Invisibility cloak called 'Schrödinger's Hat' helps measure quantum world

By Chelsea Whyte on June 5, 2012 8:48 PM EDT

schrodinger
A matter wave hits a "Schrodinger's hat." The wave inside the container is magnified. Outside, the waves wrap as if they had never encountered any obstacle. (Photo: G. Uhlmann, University of Wash)

What may seem like magic is becoming reality, as scientists create more metamaterials that act as invisibility cloaks. Metamaterials are engineered to have qualities not found in nature, and some have already been used to conceal objects from detection by magnetism, sound waves or microwaves.

Now, an international team of researchers has conceived of a metamaterial they're calling "Schrödinger's Hat" in reference to the famous quantum mechanics thought-experiment by Edwin Schrodinger. Their theoretical work, published in the Proceedings of the National Academy of Sciences, devises a material that could trap a signal from an atomic particle, while leaving the source of the signal undisturbed.

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Such a trap could come in handy in the nanotechnology field, where making measurements without disturbing the observed particle can be difficult on such a small scale.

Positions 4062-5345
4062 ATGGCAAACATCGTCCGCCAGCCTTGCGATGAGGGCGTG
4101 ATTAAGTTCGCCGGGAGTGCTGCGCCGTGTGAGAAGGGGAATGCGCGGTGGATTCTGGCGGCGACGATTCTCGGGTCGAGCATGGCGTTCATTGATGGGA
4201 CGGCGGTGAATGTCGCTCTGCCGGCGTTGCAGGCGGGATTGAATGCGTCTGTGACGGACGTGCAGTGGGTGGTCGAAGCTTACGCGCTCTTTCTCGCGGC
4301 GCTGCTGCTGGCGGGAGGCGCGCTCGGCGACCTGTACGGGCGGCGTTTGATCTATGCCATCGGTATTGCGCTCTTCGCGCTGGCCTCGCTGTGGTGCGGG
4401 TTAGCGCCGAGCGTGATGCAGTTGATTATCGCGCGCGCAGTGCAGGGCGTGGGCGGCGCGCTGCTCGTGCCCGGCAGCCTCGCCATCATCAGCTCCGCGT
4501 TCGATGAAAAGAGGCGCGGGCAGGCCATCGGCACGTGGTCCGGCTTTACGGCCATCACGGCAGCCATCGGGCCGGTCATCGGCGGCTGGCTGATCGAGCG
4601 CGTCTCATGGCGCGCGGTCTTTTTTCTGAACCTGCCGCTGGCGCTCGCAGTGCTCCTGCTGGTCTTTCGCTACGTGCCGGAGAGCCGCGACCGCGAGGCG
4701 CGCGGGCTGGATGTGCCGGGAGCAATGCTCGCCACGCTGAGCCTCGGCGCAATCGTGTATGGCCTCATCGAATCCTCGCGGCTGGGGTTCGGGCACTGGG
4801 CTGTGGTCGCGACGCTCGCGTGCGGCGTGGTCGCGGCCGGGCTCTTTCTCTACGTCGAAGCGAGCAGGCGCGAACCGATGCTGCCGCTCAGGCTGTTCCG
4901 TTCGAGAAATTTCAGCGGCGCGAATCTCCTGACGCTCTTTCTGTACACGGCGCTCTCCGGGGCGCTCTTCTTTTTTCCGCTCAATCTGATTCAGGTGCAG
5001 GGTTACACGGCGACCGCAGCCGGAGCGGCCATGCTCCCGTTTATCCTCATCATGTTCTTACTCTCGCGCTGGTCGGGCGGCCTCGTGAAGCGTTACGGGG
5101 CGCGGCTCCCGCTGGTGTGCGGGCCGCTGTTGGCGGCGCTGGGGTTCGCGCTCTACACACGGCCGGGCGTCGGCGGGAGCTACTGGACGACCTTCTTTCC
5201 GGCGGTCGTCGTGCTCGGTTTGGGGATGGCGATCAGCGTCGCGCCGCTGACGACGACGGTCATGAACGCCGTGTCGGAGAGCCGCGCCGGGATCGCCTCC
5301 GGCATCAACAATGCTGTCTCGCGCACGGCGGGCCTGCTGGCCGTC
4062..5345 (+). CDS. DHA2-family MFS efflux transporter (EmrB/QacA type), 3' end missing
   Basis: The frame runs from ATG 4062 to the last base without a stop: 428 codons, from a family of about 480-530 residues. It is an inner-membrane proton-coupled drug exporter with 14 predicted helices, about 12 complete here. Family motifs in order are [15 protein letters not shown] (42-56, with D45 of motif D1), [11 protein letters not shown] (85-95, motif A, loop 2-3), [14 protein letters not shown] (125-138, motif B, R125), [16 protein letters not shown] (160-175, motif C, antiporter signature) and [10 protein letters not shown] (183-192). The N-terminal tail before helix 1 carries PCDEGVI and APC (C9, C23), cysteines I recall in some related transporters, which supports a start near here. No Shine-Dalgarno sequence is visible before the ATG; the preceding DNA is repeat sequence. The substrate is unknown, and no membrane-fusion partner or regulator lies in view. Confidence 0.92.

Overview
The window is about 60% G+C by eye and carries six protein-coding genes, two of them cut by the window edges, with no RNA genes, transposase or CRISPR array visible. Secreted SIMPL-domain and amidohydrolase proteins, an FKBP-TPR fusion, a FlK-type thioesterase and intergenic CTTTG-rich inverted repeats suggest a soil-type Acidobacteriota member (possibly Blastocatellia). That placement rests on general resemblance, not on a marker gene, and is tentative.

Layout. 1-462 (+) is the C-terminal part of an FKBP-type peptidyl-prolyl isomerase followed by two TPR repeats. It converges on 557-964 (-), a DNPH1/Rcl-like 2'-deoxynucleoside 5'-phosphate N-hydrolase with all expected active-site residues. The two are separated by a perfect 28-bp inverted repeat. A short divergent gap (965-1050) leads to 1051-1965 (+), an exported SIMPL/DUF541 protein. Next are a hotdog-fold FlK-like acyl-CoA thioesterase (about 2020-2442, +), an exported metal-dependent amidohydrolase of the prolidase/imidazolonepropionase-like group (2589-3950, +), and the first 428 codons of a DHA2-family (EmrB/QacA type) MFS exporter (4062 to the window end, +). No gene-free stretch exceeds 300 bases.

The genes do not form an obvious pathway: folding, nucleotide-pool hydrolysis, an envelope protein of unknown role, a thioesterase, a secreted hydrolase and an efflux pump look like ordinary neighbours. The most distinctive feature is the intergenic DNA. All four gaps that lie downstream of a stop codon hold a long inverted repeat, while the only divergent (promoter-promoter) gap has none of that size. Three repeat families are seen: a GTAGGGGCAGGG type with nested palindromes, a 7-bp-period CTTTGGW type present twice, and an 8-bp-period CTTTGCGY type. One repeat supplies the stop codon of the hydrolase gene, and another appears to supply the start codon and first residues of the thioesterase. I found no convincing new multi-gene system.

"Conceptually, a Schrödinger's hat is like an invisible battery. It captures a tiny bit of energy without fiddling with the [energy] waves so you can later get a measurement," said mathematician and study co-author Allan Greenleaf, according to Wired Science.   

"If you're trying to image something at the nanoscale, say a computer chip or nanodevice, you might get very close to it without disturbing it," continued Greenleaf.

The researchers propose manipulating matter waves, which are the mathematical description of particles in quantum physics. They envision creating a quantum microscope that could capture quantum waves and be used to monitor electronic process on computer chips, reports Futurity.org.

When a matter waves encounter a Schrödinger's hat, they move around the central container as if undisturbed, and at the same time whatever is inside the container is magnified. So essentially it goes unseen yet simultaneously becomes easier to see.

"In some sense you are doing something magical, because it looks like a particle is being created," said Gunther Uhlmann, a mathematics professor at the university. "It's like pulling something out of your hat."

"You can isolate and magnify what you want to see and make the rest invisible," he said. 

Though this work has been theoretical to date, the team is now working to build a working prototype. 

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